Clinical Trials

Current Clinical Trials: Psoriasis | Eczema VitiligoPalmoplantar Pustulosis

Hidradenitis Suppurativa

Clinical Trials We are always adding new clinical studies to Menter Dermatology Research Institute.  If we currently don’t have a clinical trial for you, sign up to receive “Future Study Alert” to be informed of future studies.

About Clinical Trials

Before a new drug or treatment is approved by the U.S. Food and Drug Administration (FDA), it must be shown to be both safe and effective. This can be accomplished through clinical research trials, which are controlled trials to test and investigate study medications. There are no costs associated with participation and volunteers are typically reimbursed monetary amount for their participation. There are four different phases for a clinical research trial.

  • Phase I studies assess the safety of a drug or device and usually involves fewer study volunteers than later phases. The study is designed to determine the effects of the drug or device on humans including how it is absorbed, metabolized, and excreted. This phase also investigates the side effects that occur as dosage levels are increased.
  • Phase II studies test the efficacy of a drug or device. This second phase of testing can last from several months to two years, and involves up to several hundred patients. Most phase II studies are randomized trials where one group of patients receives the experimental drug, while a second “control” group receives a standard treatment or placebo. Often these studies are “blinded” which means that neither the patients nor the researchers know who has received the experimental drug. This allows investigators to provide the pharmaceutical company and the FDA with comparative information about the relative safety and effectiveness of the new drug.
  • Phase III studies involve randomized and blind testing in several hundred to several thousand patients. This large-scale testing, which can last several years, provides the pharmaceutical company and the FDA with a more thorough understanding of the effectiveness of the drug or device, the benefits and the range of possible adverse reactions. Once Phase III is complete, a pharmaceutical company can request FDA approval for marketing the drug.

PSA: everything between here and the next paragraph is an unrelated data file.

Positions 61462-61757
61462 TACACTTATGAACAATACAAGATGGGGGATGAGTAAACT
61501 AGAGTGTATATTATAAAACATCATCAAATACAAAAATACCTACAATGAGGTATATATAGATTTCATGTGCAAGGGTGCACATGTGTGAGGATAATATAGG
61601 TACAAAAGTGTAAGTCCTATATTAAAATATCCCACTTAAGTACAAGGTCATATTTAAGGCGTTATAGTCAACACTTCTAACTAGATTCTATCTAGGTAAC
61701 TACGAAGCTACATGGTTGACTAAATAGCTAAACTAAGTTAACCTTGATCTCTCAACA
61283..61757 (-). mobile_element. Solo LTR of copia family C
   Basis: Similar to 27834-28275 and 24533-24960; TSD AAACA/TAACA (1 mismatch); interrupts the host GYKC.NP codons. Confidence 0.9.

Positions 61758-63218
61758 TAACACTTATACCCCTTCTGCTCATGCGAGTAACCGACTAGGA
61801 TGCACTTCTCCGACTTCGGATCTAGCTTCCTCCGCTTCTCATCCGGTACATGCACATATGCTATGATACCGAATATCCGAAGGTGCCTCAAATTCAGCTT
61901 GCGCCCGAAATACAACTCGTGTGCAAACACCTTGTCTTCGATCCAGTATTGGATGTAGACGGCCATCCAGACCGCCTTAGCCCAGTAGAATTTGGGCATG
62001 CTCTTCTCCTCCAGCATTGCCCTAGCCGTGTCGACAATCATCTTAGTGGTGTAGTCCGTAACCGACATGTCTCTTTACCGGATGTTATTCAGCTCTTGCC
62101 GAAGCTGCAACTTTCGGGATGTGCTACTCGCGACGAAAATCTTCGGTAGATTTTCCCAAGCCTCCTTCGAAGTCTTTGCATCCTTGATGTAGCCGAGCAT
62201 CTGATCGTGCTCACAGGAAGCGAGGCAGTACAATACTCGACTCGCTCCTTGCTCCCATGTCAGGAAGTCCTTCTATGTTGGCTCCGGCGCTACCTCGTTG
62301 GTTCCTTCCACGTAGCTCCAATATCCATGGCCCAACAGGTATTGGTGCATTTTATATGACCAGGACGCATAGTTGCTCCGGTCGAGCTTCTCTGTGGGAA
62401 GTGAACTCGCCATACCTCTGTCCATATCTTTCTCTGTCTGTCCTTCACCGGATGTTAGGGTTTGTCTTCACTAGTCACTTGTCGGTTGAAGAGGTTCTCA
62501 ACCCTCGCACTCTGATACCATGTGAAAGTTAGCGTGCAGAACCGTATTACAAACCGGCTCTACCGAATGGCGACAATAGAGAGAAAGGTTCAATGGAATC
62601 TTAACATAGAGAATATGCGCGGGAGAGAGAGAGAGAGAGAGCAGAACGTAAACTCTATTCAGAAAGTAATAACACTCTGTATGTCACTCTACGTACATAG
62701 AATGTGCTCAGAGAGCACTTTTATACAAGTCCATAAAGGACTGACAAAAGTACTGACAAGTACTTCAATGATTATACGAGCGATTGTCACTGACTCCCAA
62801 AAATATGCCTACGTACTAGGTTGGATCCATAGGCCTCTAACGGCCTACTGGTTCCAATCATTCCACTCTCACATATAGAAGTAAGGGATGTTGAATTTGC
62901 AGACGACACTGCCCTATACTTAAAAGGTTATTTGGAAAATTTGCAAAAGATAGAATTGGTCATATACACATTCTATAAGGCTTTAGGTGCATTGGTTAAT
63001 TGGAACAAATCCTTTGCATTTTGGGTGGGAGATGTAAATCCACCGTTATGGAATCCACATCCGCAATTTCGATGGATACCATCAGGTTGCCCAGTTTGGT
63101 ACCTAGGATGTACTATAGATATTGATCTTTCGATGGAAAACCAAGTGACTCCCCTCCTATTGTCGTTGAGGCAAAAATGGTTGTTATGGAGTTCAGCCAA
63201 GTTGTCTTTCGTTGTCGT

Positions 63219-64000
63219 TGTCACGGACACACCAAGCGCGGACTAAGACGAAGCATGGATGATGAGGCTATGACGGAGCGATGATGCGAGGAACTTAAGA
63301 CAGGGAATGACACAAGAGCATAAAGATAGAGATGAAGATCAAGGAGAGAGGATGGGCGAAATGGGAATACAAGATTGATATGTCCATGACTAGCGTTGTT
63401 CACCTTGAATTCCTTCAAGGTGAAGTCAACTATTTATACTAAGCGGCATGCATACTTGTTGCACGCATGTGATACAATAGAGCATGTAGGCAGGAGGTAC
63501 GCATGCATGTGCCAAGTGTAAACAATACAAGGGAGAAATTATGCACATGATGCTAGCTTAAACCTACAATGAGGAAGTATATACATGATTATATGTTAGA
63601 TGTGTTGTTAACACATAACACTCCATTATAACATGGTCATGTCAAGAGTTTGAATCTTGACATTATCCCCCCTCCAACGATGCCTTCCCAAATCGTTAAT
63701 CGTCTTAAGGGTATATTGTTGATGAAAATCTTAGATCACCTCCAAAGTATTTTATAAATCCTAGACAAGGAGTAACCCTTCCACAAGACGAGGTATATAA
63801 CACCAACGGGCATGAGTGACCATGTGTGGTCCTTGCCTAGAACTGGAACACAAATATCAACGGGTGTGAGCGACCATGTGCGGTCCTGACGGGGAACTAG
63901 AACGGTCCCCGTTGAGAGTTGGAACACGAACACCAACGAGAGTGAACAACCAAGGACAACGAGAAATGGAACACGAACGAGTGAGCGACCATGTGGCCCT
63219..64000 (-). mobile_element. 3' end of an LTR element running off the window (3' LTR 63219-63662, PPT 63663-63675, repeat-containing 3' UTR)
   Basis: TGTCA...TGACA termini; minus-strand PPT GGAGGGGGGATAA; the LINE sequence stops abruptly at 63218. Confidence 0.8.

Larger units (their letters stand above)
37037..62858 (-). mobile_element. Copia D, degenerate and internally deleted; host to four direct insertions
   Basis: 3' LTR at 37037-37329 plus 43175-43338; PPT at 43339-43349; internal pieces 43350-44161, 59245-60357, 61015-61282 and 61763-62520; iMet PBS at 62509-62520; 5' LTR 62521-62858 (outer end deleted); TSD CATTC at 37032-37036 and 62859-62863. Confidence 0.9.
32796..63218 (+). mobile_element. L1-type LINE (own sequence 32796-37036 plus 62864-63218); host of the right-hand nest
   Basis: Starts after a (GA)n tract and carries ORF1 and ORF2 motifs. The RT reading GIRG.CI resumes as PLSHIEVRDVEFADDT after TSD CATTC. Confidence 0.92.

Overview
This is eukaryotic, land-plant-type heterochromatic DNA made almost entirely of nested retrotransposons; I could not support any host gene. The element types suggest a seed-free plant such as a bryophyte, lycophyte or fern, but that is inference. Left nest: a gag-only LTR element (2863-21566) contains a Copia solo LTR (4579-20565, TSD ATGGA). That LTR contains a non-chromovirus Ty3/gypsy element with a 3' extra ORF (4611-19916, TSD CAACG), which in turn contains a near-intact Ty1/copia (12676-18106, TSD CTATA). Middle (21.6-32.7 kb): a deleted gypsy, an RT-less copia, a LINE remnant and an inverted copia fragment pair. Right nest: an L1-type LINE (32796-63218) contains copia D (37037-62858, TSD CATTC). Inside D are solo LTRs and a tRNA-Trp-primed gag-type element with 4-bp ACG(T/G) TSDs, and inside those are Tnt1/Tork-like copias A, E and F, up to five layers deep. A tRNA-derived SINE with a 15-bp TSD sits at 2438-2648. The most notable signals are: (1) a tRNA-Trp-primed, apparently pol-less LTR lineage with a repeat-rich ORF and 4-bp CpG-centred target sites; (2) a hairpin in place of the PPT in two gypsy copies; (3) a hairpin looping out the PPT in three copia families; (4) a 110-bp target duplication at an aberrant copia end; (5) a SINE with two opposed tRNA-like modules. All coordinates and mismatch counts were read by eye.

• Phase IV studies, often called Post Marketing Surveillance Trials, are conducted after a drug or device has been approved for consumer sale. During phase IV studies pharmaceutical companies wish to compare the drug with current therapies, monitor long-term efficacy, and determine cost effectiveness compared to other therapies.

Who Qualifies for Clinical Trials?

Every clinical research study has a different set of inclusion and exclusion criteria to qualify for the study, all of which have been approved by an Institutional Review Board. These qualifications are based on the extent of the disease being investigated, medical history, and laboratory values. Patients may be “pre-screened” via telephone for baseline qualifications; more extensive testing is performed during a scheduled “screening visit”. Taking part in any study is voluntary. You may choose not to take part or may leave the study at any time. If you agree to take part and then decide against it, you can withdraw for any reason without penalty or loss of benefits to which you are otherwise entitled and without any effect on your future medical care.

Clinical Trial Study Visits

Study Visits:

  • Patients typically need to allow 1-3 hours for their study visits. During these visits, the patients will be requested to fill out study questionnaires, have their vital signs taken, labs drawn, physical exam/assessments by a physician, and receive study medication.

Study Termination:

  • Subjects may decline participation and/or withdraw consent and at any time. A study termination visit will still be necessary, even though study drug will no longer be administered.

Close-out visits:

  • During their final scheduled visit, the subject completes their participation in the study. This is usually an abbreviated visit to follow up on adverse events; it typically occurs a month after the final dosage of medication; however, all studies have individual requirements and time lines.